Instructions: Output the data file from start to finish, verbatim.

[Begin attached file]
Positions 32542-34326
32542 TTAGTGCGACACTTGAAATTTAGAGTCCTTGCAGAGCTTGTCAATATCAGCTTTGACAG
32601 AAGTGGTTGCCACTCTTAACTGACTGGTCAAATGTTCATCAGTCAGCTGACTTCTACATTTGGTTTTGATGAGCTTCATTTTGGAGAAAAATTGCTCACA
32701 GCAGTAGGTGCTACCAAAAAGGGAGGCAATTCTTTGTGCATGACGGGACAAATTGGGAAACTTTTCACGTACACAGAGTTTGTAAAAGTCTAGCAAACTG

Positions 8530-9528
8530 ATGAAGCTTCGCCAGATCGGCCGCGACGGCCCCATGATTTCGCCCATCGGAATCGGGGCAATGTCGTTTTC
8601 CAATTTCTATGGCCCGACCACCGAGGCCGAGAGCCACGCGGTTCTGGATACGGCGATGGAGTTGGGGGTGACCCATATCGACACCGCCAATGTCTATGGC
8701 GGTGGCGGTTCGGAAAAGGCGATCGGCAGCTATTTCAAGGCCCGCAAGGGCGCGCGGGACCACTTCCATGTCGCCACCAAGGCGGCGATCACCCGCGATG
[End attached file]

Positions 32542-34326
32542 TTAGTGCGACACTTGAAATTTAGAGTCCTTGCAGAGCTTGTCAATATCAGCTTTGACAG
32601 AAGTGGTTGCCACTCTTAACTGACTGGTCAAATGTTCATCAGTCAGCTGACTTCTACATTTGGTTTTGATGAGCTTCATTTTGGAGAAAAATTGCTCACA
32701 GCAGTAGGTGCTACCAAAAAGGGAGGCAATTCTTTGTGCATGACGGGACAAATTGGGAAACTTTTCACGTACACAGAGTTTGTAAAAGTCTAGCAAACTG

Positions 8530-9528
8530 ATGAAGCTTCGCCAGATCGGCCGCGACGGCCCCATGATTTCGCCCATCGGAATCGGGGCAATGTCGTTTTC
8601 CAATTTCTATGGCCCGACCACCGAGGCCGAGAGCCACGCGGTTCTGGATACGGCGATGGAGTTGGGGGTGACCCATATCGACACCGCCAATGTCTATGGC
8701 GGTGGCGGTTCGGAAAAGGCGATCGGCAGCTATTTCAAGGCCCGCAAGGGCGCGCGGGACCACTTCCATGTCGCCACCAAGGCGGCGATCACCCGCGATG